Sergio, our travel guide, was nervous. He wanted to take advantage of the respite from a heavy rainfall, but at 9 p.m. it was still somewhat early for our visit. Would we be able to see anything yet? Would people have gathered already? Our driver pulled into a muddy corner of the grounds surrounding the cemetery, but we could not look over the eight-foot brick fence. As we piled out of the van into the muck, making our way past knots of people into the cemetery, the magic of this special night unfolded before our eyes.
Here were thousands of lighted candles flickering across an acre of land, mounds of bright yellow marigolds turned into flowery arches marking gravesites with more forming blankets on graves, and hundreds of family members hovering or sitting near the burial grounds of their loved ones. It was hushed and beautiful, otherworldly. This night of Mexico's Day of the Dead is a uniquely cultural celebration of those who have died.
History of the Celebration
El dia de los muertos, or Day of the Dead, is really a two-day celebration spanning November 1, Christianity's All Saint's Day, and November 2, All Souls' Day. But Day of the Dead is more closely related to Halloween and has the influences of the region's distant past. According to the ritual of the Aztec tradition, the death ceremony began at the moment an individual died. Offerings of the deceased's favorite foods, drinks and other objects were assembled to help him travel to the other world. When Catholicism was introduced in Mexico, it merged with this Indian tradition, resulting in the contemporary rituals associated with Day of the Dead.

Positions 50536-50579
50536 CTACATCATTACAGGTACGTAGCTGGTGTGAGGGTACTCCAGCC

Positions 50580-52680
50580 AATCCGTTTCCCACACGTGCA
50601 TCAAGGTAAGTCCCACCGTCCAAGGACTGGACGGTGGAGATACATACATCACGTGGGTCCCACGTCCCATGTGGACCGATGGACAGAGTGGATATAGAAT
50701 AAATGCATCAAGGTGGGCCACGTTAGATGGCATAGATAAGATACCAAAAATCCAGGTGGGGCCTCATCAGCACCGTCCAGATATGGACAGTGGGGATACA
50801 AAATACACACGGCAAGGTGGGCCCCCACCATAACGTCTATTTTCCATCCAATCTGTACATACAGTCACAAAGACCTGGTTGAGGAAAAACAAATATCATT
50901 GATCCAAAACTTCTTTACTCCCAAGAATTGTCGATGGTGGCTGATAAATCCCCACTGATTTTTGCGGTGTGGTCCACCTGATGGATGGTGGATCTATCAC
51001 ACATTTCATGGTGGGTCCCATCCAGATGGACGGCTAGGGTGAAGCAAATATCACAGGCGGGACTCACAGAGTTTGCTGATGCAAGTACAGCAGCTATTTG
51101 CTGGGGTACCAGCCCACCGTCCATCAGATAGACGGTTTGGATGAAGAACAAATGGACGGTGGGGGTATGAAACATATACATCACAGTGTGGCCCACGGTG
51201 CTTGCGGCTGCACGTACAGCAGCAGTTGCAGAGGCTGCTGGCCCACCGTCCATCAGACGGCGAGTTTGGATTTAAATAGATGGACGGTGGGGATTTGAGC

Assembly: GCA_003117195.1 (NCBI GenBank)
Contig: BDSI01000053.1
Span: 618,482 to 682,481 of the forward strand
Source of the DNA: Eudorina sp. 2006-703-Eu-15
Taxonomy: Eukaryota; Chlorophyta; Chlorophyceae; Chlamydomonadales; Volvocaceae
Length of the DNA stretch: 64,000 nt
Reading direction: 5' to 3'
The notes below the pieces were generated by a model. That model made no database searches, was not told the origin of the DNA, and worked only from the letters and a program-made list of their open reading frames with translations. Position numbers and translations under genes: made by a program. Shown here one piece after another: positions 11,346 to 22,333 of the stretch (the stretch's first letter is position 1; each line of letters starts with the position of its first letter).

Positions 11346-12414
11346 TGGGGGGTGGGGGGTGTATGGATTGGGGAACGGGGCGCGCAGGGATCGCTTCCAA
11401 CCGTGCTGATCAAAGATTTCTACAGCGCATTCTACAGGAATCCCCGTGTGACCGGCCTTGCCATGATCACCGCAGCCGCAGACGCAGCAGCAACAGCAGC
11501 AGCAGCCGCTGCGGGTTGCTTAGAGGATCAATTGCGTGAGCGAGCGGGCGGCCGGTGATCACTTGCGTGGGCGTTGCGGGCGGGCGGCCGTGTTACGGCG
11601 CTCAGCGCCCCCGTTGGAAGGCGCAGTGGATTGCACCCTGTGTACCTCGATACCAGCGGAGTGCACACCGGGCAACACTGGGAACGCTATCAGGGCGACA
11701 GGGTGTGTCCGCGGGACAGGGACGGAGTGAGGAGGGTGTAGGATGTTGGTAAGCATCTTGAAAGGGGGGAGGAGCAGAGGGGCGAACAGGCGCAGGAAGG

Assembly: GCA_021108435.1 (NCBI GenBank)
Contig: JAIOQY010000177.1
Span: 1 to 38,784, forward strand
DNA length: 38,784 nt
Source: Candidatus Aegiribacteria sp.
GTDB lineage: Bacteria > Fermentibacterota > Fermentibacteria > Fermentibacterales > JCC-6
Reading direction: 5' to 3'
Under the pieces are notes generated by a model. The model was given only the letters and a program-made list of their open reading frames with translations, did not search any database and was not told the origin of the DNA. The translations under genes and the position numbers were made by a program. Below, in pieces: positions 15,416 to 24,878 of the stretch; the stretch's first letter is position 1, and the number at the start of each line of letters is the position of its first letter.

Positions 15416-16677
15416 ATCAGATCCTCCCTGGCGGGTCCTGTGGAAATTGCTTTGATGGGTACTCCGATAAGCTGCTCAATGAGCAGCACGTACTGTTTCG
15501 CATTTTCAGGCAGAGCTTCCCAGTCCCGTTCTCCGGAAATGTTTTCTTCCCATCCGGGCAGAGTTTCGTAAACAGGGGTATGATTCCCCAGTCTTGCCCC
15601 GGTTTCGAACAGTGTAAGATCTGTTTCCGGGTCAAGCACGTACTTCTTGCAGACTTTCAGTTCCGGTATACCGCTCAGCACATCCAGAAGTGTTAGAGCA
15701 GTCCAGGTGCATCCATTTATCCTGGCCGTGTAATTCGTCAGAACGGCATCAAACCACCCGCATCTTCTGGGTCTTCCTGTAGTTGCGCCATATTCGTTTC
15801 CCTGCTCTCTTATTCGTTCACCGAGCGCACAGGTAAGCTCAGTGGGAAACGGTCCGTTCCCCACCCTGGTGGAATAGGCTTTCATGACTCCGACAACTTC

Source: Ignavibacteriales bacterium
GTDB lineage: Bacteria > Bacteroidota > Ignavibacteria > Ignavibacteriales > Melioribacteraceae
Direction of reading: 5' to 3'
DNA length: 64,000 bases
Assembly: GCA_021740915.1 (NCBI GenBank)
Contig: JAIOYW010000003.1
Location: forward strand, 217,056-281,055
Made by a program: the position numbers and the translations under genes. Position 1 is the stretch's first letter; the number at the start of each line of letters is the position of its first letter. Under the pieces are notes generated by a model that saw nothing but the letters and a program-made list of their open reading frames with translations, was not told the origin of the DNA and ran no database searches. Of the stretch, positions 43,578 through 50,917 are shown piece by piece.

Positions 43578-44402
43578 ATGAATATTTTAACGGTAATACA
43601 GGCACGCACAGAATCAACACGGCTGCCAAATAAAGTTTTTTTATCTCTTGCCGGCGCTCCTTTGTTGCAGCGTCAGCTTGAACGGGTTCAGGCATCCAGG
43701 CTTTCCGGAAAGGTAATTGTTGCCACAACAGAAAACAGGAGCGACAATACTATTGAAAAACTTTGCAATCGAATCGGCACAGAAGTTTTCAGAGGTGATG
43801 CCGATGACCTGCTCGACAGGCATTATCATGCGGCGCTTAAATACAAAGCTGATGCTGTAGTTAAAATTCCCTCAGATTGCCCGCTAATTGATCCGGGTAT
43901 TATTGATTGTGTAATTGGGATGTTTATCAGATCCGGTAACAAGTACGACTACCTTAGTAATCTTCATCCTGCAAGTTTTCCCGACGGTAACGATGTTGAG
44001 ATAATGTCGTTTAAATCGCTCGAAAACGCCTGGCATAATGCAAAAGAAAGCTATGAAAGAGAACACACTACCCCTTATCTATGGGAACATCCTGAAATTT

The first night of the celebration is specifically for the families who have lost children. While many parents decorate their children's graves, many others create altars or ofrendas in their homes. These are often tables draped with colorful cloths upon which are placed photographs of the deceased along with their toys, candy and sweets, and other cherished objects. These familiar items are thought to lure the angelitos, or souls of the dead children, back once each year.
The next day families begin to decorate the graves of other relatives in preparation for the evening vigil. This is the main night of Day of the Dead and loved ones gather at dusk, their work complete, to begin their hours of remembrance, which often last until dawn.
Nearly every cemetery in Mexico is host to families honoring their dead. However, some locations are particularly noted for their celebrations. One of these is Pátzcuaro, a colonial city in the southwestern state of Michoacán nestled on the shores of a lake, which bears its name.
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